Texas license plates currently display the slogan "The Lone Star State." But before that became the license plate motto, state residents had to fight off a number of attempts to display slogans that weren't quite as manly.
In 1985, Texas highway commissioners voted to display "The Wildflower State" on Texas tags. The phrase would have been printed over a faint outline of a bluebonnet. The idea prompted 57 state lawmakers to sign a letter of protest. Critics complained that the slogan "dealt a blow to the Texas mystique." So the commissioners backed down.
Then, in 1989, the commissioners wanted to display "The Friendship State" on plates. After all, the state motto is "Friendship." But again, popular protests complained that the phrase was "too wimpy."
It was only in 1992 that the commissioners finally gave in to popular demands and started printing "The Lone Star State" on plates.
It's a combo seat-buckle alarm stopper and bottler opener. So that you can crack open a cold one when you get in the car, and then drive seat-belt free. You can find tons of them for sale on eBay, where they go for as little as 74 cents each.
They should give these away as a freebie when you buy a cellphone to make it a trifecta of unsafe driving.
Dr. Alvan R. Lauer of Iowa State college sent here today a shiny red instrument of torture, designed apparently to give the ordinary, garden-variety motorist the everlasting willies. This device, which Dr. Lauer invented and christened the drivometer, insidiously reverses the usual laws of nature and turns them wrong side forward. The drivometer consists essentially of an automobile which doesn’t move, and a landscape which does, at 50 miles an hour. Imagine that, if you can! We couldn’t either, until the American Automobile association persuaded us to sit behind the wheel. The road twisted like a hula dancer – and we were supposed to steer down it, paying close attention to stop lights, warning signals, WPA men working, and hot dog stands. Never before have we had such a ride. We knocked a truck off the road. We ran down a farmer’s daughter and we wrecked his house. We whanged into a freight train, jumped across a mountain range, drove through a lake and smashed an ice cream shoppe into tutti-frutti. We tried to stop the thing, but everything we pressed made it go faster. We shifted into reverse and raced to the rear, bumping barns, beats and bicycles. Sadly shaking his head, Earl Allgaier, the AAA safety expert, turned off the current. He said we didn’t seem to be very well coordinated, somehow, but that he’d test us on his other machinery. This, together with the drivometer, will be taken on a nationwide tour beginning next week to prove to the average motorist that he’s got a lot to learn.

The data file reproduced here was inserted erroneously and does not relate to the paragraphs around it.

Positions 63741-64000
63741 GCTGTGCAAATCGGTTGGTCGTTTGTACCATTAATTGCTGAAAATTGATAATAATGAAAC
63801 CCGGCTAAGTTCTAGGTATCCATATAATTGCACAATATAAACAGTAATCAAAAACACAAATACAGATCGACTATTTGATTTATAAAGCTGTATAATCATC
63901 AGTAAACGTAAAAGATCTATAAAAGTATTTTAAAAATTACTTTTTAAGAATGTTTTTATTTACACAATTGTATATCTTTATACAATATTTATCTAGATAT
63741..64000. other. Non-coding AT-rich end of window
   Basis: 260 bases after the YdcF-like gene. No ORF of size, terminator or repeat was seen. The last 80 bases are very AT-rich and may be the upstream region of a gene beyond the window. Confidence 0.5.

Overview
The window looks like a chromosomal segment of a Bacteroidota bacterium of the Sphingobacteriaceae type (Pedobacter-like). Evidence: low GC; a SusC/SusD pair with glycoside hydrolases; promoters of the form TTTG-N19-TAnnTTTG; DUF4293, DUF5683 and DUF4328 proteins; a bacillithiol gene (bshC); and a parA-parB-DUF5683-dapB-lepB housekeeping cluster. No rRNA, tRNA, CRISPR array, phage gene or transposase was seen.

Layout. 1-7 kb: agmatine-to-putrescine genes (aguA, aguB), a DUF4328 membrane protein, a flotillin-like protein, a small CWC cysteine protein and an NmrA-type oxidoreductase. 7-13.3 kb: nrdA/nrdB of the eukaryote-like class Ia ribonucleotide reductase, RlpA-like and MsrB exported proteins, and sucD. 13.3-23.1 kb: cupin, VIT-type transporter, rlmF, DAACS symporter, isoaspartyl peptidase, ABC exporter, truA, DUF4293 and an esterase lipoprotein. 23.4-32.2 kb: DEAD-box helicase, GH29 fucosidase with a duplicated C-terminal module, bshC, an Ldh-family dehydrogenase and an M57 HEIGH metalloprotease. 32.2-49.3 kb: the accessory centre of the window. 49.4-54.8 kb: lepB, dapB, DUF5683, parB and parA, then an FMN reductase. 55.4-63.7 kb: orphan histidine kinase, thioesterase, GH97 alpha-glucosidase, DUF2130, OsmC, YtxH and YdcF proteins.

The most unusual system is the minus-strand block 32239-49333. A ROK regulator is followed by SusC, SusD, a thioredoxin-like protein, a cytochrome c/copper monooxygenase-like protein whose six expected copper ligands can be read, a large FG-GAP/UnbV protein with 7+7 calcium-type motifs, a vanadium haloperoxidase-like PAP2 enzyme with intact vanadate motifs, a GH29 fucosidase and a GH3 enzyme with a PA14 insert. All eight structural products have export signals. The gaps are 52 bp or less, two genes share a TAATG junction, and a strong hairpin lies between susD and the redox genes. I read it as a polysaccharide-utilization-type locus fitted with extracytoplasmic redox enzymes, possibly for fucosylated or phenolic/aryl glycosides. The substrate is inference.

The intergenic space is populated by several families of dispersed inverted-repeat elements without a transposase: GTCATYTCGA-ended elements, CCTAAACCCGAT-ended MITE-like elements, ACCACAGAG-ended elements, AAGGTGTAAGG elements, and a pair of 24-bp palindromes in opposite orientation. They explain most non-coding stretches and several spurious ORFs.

Update: I think the top picture shows the 2nd version of the Driveometer, developed in the 1950s. The original version, from the 1930s, is below.
Back in 1977, as a stunt to help promote the opening of Star Wars, Toyota created a custom Star Wars Celica GT. Then they raffled off the car. Somebody won it, but nobody knows who. The fate of this car has become something of an obsession among fans of the movie. Was it destroyed? Is it still sitting in a garage somewhere? The mystery endures...
In the mid 1930s, Dr. Harry DeSilva of the Massachusetts State College at Amherst created a brake reaction test to measure how quickly drivers can step on the brake in response to a red light. He took it around the country and tested thousands of people.
People in their mid 20s generally had the quickest reaction times, and then times declined with age, which wasn't a surprise. Slightly more surprising was that short people generally had faster responses than tall people. From Time magazine (Aug 1935):
The average reaction time was .43 sec. The fastest was .26 sec. The slowest was .90 sec. It was found that tall persons generally react a little more slowly than short people, no doubt because motor nerve impulses travel through the body at about 300 ft. per sec. and thus for tall persons the motor impulse would take longer to go from the brain to the foot. Another theory is that short people simply have less leg to deal with.
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Alex is the creator and curator of the Museum of Hoaxes. He's also the author of various weird, non-fiction books such as Elephants on Acid.
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Paul has been paid to put weird ideas into fictional form for over thirty years, in his career as a noted science fiction writer. He has recently begun blogging on many curious topics with three fellow writers at The Inferior 4+1.
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